The fashion industry’s impact on technology has not yet surpassed its high point of 1804 with the invention of the mechanical loom. As the world’s first programmed machine, the Jacquard loom revolutionised manufacturing, predating and inspiring Babbage’s inventions, and forming the basis for modern computing.
In the intervening centuries, the fashion industry, now valued at $2.4 trillion, has not relied on research and development to stay competitive and today’s manufacturing would be familiar to any 19th-century Luddite.
“We make a shirt the same way we did 100 years ago and it’s insulting,” according to Kevin Plank, founder of sportswear brand Under Armour. But this is set to change. Mr Plank, among others, is asking: “How can we use technologies to make a better product and produce it more efficiently?”
Forced to innovate
Inertia around innovation in fashion is lifting. Forced by the encroachment of companies such as Amazon, which hopes with the acquisition of a made-to-order manufacturing system to increase its market share from 6.6 to 16 per cent by 2021, the industry is upping its game.
Tech giants, including Google (working with Levis) and Intel (Hussein Chalayan and Opening Ceremony), are seeking partnerships with fashion brands in a bid to scope out the next manifestation rivalling the smartphone. Fabrics with circuitry and sensing capabilities woven into their fibres could be an answer, turning human bodies into dispersed computers.
Meanwhile, after years in stealth mode, a quiet revolution in biotech is finally bringing new materials to market that will transform manufacturing. Instead of stitching components of clothing with needle and thread, by 2025 a garment could be grown in the laboratory with DNA.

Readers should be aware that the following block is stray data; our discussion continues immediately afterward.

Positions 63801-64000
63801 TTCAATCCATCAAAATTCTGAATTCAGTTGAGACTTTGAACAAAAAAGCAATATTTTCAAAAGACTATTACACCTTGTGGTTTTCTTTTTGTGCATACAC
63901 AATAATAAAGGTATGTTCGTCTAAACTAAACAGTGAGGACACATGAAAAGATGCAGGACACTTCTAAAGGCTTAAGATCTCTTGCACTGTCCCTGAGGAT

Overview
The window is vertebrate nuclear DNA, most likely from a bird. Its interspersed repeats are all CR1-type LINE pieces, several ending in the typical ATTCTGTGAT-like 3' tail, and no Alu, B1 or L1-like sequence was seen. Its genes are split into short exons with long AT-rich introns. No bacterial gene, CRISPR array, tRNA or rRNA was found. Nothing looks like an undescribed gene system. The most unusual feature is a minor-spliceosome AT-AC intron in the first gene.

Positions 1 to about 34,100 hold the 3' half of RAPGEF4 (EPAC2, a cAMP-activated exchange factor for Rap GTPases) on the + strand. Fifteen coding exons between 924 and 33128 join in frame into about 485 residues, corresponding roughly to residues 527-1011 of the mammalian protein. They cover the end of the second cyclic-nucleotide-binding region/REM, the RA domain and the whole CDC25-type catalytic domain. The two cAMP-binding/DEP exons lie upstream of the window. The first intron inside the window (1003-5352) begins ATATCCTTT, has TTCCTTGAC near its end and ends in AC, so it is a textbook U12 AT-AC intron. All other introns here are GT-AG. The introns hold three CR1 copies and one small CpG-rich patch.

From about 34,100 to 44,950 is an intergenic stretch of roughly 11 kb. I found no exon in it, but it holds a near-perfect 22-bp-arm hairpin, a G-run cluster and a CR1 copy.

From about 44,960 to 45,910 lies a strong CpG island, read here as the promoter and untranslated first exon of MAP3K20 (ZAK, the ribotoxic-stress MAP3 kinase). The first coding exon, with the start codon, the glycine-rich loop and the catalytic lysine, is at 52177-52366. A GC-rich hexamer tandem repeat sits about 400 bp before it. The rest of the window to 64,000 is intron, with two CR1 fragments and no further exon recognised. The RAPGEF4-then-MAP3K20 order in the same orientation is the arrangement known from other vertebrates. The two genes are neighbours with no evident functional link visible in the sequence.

Looming behind this innovation is an impending crisis over resources and a long shadow cast by the industry’s dire environmental record, which positions fashion as second among the world’s most polluting industries after oil. A pair of jeans requires 7,000 litres of water to produce and tons of chemicals to dye. Annually, 60 billion square metres of cut-off material is discarded on factory floors. And a high-consumption, low-value model means that three in four garments, from an industry producing 80 billion each year, end up in landfill.
Alarmingly, synthetic fabrics – the 20th century’s main contribution to material innovation – could be more damaging to marine life than microbeads, which were recently banned from cosmetics. According to the University of New South Wales, microfibres from clothing such as fleece enter the water system through washing, make up 85 per cent of human-made debris on shorelines and are now entering food chains.
Instead of stitching components of clothing with needle and thread, by 2025 a garment could be grown in the laboratory with DNA